In this photo tip I will run through how to do a radial zoom image out in the field with your camera. This is one of two ways of doing this.
To start out you need to have a few basic settings in place before you can begin to attempt this effect.
Shutter speed – 1/10 sec or less. This determines the amount of radial streak achieved due to you zooming in/out and creating blur. This I will discuss in detail a little bit later.
Aperture at 11 or higher depending on the ambient light/ISO and Shutter speed chosen above.
ISO – lowest possible (100 or closer depending on ambient light).
Continuous shutter release or burst shutter mode so as to take multiple images.
To create the effect itself you need to centre your focus in your composition as I did in this one.
You then need to brace the camera to be as steady as possible, either with a bean bag, tripod or a mono pod. In my case I used a mono pod to do this. Once you are braced and the subject is centred, you need to either zoom in as close or as far as possible. Either one will produce the same effect.
Now you release the shutter while simultaneously zooming in or out, depending on the type of lens. This could mean pushing/pulling the lens or rotating clockwise/anticlockwise. Do this as you continuously fire off a rapid set of images. More than one will give the desired effect – this can be very hit and miss as the slightest vertical horizontal or diagonal movement will throw the central focus off and the image will not have a sharp central focus point. A good tip is to start pushing/pulling the lens or rotating it before you release the shutter as the initial jerk or movement will not interfere with the subsequent images.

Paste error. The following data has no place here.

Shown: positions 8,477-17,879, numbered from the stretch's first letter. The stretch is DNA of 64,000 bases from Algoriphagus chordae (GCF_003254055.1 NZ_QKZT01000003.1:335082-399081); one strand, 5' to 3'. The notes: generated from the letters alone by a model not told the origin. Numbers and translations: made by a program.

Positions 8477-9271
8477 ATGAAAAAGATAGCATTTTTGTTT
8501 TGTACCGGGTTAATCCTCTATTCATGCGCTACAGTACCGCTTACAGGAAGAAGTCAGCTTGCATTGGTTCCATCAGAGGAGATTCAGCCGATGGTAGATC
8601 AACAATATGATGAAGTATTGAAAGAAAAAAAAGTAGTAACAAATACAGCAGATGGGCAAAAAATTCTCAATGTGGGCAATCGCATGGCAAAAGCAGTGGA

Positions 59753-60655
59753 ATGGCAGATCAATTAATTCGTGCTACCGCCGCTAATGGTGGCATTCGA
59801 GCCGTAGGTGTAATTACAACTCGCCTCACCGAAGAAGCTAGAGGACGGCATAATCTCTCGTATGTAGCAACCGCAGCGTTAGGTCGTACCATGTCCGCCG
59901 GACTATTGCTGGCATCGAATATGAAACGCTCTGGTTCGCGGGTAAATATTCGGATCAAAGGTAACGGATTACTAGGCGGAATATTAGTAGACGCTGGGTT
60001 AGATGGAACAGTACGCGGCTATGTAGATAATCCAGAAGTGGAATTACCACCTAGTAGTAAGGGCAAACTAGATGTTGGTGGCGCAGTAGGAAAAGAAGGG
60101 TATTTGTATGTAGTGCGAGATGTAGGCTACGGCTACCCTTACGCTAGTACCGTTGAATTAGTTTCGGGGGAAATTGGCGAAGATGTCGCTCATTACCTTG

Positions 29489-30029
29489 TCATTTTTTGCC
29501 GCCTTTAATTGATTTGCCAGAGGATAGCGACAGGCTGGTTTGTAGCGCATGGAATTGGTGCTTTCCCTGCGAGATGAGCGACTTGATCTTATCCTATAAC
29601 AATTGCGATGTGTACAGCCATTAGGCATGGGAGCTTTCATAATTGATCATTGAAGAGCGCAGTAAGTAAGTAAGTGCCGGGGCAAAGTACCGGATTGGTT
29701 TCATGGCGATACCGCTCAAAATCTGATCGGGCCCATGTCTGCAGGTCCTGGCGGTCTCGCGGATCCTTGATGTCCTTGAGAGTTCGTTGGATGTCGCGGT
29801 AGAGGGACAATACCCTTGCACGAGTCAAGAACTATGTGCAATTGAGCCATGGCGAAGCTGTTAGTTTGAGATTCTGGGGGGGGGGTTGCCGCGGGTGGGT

As mentioned before, the streaking in the outer edges of the image are determined by the shutter speed as well as the speed at which you zoom in or out. A slower shutter speed combined with a faster zoom will produce a lot of radial streak and almost completely blur all periphery detail as seen below.
A faster shutter speed with a slower zoom will produce less radial streaking and preserve some of the periphery detail as seen below.
This is entirely up to you and the image you want to achieve and remember don’t just look through the viewfinder, look around…